Rise of the Monster City!As the sun comes up the hum of electricity surges with to the sounds of alarm clocks, coffee machines, computers, and engines. The street lights dim while the stores and office buildings are illuminated. Traffic fills the vascular lane ways with cars and pedestrians alike. Phones start beeping, conferences buzzing, registers ringing and the city comes to life. The energy of all the machines, wires, people and buildings bounce off one another mixing and meddling in mesmeric routine chaos. By midday the metropolis is thundering with cosmic activity. Suddenly the lines between individuals and the entity become blurred, humans merge with machines and the machines with the concrete...and the concrete with the power lines. A new organism is born of the old... enter the City Monster!
First a conglomeration of city parts join together to from an enormous appendage. The giant shape although ever changing and amorphous somewhat resembles a human arm. The arm is lifted up from the ground grasping at the skyline in order to resurrect the creatures torso. Amidst the crowded piles a huge eye opens, then another followed by a tar filled mouth spewing melted concrete in every direction. The Beast stands upright the size of a small skyscraper and lets out a roar that can be heard all cross the lands. It is the people, the wires, the machines and the energy of the metropolis brought together as one, it is the City Monster!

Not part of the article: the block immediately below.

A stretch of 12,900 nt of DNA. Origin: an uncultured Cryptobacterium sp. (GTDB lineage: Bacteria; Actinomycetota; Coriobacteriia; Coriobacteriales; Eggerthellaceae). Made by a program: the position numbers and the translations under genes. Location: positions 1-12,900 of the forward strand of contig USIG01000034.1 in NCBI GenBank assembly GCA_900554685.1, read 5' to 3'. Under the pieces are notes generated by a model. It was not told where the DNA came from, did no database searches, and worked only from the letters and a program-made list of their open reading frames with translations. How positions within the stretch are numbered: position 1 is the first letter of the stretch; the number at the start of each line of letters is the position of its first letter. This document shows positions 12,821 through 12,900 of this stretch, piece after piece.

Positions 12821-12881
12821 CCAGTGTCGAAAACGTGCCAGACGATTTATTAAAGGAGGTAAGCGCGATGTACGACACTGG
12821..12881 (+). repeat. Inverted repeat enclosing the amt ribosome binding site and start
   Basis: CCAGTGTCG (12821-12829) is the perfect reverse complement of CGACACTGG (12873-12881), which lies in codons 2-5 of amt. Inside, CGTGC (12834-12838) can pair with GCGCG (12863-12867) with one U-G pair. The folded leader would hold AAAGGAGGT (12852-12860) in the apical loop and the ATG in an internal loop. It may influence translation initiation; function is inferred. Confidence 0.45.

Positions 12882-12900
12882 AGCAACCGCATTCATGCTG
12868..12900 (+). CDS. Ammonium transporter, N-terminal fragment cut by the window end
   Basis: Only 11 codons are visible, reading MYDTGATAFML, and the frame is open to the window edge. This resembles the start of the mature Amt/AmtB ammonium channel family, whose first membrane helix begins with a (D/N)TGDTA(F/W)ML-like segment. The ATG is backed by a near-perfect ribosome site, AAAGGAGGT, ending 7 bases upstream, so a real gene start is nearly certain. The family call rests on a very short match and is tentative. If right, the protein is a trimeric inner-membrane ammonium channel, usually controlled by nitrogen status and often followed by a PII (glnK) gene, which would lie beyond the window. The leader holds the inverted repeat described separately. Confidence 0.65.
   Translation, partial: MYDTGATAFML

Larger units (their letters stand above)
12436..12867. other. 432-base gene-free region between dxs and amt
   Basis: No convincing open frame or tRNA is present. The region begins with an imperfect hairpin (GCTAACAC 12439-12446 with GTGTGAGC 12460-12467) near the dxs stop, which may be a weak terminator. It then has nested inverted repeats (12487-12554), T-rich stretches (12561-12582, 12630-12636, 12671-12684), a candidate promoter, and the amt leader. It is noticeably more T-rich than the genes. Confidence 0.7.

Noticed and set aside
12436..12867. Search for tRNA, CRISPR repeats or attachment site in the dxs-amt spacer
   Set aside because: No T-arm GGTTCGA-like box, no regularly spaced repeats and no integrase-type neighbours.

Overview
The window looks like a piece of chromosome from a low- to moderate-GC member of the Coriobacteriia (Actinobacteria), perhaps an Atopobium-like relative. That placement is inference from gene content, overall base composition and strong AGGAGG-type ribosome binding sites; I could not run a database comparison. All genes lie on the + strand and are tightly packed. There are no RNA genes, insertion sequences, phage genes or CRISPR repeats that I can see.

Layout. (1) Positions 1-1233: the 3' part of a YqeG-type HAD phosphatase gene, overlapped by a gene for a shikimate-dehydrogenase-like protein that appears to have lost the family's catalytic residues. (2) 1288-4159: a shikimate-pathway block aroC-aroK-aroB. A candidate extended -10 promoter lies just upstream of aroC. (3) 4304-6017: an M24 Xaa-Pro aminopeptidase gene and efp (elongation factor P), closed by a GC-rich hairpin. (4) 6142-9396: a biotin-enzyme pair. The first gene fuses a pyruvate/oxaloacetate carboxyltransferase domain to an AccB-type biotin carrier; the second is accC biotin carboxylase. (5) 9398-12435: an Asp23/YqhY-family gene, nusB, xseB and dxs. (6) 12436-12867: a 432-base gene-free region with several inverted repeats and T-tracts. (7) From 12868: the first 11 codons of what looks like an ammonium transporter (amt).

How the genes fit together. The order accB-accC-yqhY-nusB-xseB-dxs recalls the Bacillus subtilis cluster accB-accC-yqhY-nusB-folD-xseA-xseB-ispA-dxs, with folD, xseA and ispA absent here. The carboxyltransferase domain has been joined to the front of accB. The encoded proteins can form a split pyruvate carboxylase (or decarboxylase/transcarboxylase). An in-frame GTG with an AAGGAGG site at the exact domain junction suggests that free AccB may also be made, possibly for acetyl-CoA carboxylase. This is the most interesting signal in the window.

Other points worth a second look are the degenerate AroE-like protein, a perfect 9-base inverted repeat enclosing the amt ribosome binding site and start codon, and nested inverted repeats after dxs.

“The City Monster” is a 30” x 40” detailed pen and ink drawing I made this drawing while I was working as a graffiti street art performer in Sept. 2005. I had spent the entire summer doing large live mural painting performances in downtown Toronto and was really inspired by all the people, events and incidents I had witnessed. Prior to this artwork I had been making a lot of single character weird face portraits and sequential transformation drawings. As the season came to a close I decided to add up all the techniques I'd explored in the more simple works to create this intricate street scene. The finished artwork took me five days ( approximately 50 hours) and remains one of my favourite pieces to this day. It is also interesting to note that I left one character blank in the lower left hand side and use this space to add a unique hand drawn face to each of the limited edition prints.